I hope you’ve managed to read this far, and haven’t rushed off to clear out your food cupboard or join a gym! The message behind all of this is where I started, really. Now that I feel better physically, and can see an improvement in the way my body works and what it lets me do without complaining, it has had a noticeably beneficial effect on my mental health. Also, after I wrote about my sleep problems someone suggested that exercise and diet might be an answer for those  – I’m sure she’s right, I just hope it happens soon! I have lost nearly 3½ stone, and although the rate of weight loss has slowed down recently it is still happening. Can you imagine how good that can make you feel about yourself? I know I still have a long way to go but I’m so encouraged to keep at it, especially when the rabbit food season starts again. Sorry, but I can’t do salads in winter! So many people have commented on it and on how much better I look. That does wonders for you, believe me. This all contributes to better overall health, and whilst I still have my down days I know that everything is so much better for me than a year ago – because I have been shown how to look after all of me.

The future me, I hope. After a successful diet -and a head transplant

The future me, I hope. After a successful diet – and a head transplant

If any of this touches a chord with you, go on, give it a go. I’m not saying it’s easy, but the rewards are worth it!

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10 thoughts on “The Unbearable Heaviness Of Being

  1. Hi Clive I came to visit from Haddon musing.
    A year ago began my quest and walked away from my Career and concentrate on my writing, “good ” I hear you cry… Sitting eight or ten hours a day is not! good for a ladies derrière. So I began walking three mornings a week around (eight O’clock) with a lady from the village, who has became a good friend and everyone needs friends. While we walked my husband continued his favourite morning sleep pattern ( not a morning person) which meant my walks didn’t interfere with our time and I still had the rest of the day to write.
    Walking isn’t a huge game changer in the slimming steaks but is where health is concerned. I began thinking that if obese patients were told to move more ; rather than go to a gym they would soon feel and see the benefits and know that it is doable; which would start them on a good habit. Some times the embarrassing part of joining a gym or a class ,is letting others see the extent of the weight gain.
    My gain was huge for me, although I realise it would be a drop in the ocean for far too many of the human race. Carrying two stone more gave me wardrobe problems, loss of confidence, lack of self esteem, blood pressure and back and joint pain. I needed a good kick up the backside that could only come from me. You however overcame the embarrassment of being large and threw yourself in with great results, *I bow before you*. Me, I will continue healthy eating and walking as an extension of my normal life and not worry too much about the scales; being as they are never exactly where I’d like.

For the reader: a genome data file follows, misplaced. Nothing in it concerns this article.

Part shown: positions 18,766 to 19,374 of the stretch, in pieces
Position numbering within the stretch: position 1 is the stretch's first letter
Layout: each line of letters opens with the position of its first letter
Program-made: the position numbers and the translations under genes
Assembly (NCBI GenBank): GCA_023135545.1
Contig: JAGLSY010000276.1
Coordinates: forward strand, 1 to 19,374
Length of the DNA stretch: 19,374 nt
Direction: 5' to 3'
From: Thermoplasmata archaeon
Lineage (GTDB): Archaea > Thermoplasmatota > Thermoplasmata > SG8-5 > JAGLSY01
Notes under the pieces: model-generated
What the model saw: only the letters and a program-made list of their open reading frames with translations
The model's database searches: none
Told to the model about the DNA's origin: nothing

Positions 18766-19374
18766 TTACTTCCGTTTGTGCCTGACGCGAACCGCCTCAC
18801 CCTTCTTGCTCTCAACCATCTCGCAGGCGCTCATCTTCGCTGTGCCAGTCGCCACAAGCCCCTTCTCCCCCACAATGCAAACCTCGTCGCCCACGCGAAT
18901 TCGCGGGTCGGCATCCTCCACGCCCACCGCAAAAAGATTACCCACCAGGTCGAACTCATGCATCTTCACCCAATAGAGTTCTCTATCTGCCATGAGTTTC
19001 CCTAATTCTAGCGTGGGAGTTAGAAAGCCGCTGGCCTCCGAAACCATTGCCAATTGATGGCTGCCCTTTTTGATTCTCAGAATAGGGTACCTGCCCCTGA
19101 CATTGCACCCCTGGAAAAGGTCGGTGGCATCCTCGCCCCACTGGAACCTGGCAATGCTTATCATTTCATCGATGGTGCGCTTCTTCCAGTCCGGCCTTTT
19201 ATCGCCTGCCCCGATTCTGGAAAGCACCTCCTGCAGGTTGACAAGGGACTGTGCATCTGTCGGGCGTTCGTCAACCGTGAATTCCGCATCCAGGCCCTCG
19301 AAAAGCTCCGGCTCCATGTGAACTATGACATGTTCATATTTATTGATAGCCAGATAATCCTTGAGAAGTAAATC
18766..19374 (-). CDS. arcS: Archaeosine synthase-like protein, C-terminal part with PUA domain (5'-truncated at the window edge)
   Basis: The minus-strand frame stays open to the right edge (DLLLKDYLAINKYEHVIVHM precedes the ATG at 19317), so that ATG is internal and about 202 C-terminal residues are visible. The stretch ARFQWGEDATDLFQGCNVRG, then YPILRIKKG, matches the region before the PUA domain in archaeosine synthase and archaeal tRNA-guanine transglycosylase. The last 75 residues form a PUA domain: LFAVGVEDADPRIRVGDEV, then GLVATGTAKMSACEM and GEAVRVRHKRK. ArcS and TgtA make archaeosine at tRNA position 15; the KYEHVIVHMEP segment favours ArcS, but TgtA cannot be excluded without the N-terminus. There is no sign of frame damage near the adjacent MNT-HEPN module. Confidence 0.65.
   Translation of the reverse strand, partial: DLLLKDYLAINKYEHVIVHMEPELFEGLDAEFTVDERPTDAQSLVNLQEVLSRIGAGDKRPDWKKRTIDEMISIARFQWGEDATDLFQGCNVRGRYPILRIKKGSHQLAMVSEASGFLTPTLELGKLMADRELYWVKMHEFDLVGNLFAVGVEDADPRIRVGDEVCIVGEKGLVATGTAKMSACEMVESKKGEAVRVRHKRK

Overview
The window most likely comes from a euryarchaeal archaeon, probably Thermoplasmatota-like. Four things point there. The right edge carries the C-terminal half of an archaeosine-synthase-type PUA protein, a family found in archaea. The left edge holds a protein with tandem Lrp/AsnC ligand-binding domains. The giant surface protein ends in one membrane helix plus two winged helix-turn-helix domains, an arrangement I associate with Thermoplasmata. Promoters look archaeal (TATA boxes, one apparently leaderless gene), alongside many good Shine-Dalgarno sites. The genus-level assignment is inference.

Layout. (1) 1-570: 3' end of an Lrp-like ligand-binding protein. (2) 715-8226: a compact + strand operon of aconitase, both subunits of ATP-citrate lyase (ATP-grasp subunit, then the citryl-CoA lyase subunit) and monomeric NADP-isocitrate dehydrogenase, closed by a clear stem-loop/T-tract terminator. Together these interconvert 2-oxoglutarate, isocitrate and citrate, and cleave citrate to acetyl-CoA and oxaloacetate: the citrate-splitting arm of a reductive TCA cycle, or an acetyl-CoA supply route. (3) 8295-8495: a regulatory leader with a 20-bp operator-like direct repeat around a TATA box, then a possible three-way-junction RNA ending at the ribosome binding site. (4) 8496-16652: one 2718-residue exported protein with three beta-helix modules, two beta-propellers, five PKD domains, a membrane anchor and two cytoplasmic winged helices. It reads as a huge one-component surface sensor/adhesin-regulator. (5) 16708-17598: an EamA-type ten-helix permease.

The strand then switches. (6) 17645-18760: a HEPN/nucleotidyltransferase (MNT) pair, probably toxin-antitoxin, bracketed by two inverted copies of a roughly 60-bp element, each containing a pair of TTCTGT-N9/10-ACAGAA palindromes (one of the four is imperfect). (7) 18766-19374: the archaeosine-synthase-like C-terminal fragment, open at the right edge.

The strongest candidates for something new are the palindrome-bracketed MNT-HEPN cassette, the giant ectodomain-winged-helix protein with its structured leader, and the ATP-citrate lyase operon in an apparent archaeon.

Thank you for posting and good luck with your blog. 😇

    Liked by 1 person

    • Hi Ellen, good to meet you. Thanks for sharing your experience, I’m pleased things are going well for you. That post was written three years ago and I think I need to take a look at my own advice: it is so easy in retirement to slip back into the old ways!

      Liked by 1 person

      • Clive nobody is perfect and we wouldn’t be interesting if we were. And that is precisely why I, if asked I am just in to healthy eating. The Dee word never works so I abolished it from my brain… and believe you me i can ill afford to leave another space in there. When I’m writing I get up at least every 30 minutes and walk briskly up and down stairs or dance to a whole record on the radio for extra “earned” exercise , i still do my morning walks and only ever eat (except at a barbecue ) sat at the table; with no television electronic devices or other distractions. Little things when put together make huge differences and the key is to laugh out loud, be happy, because life is too short and psst… you’re always there to listen.
        When you have a smile on everyone wants to know what your smiling for. 😇

        Liked by 1 person

  2. Great post Clive. I have suffered from depressive episodes and it’s so easy to get into a slump where it becomes almost impossible to move. I know that exercise and a good diet make such a difference to mood but it’s sometimes so hard to motivate yourself to get into good habits. Really well done. You sould be really proud of yoursef x

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  3. Well done Clive another well written & interesting blog , it’s good to see that your regime is all aimed at a better quality of life, something I could learn from, especially the junk food &!exercise, before it takes it’s toll which it surely will one day, well done mate !

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    • Hi Dave. Thanks for your comments. We’re all different, I guess you’re one of the lucky ones who isn’t liable to weight gain! But I can still recommend a healthy diet – converts are always the bossiest!

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  4. Brilliant and keep it up! I think everyone will be able to relate to this to one degree or another. I think it is all too easy to head for the cakes, biscuits, crisps and chocolate! I do it all the time. The reason I do not put weight on is because I eat very little else. I know how well I feel mentally by the food I eat daily. Food is an issue for many people and I hope your blog post will help some to feel able to make that positive move to health and wellbeing. XX

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    • Thanks for your support which is, as always, very welcome. I’m a small cog in the great scheme of life (though still larger than I want to be!) but I hope this does help someone. Take care xxx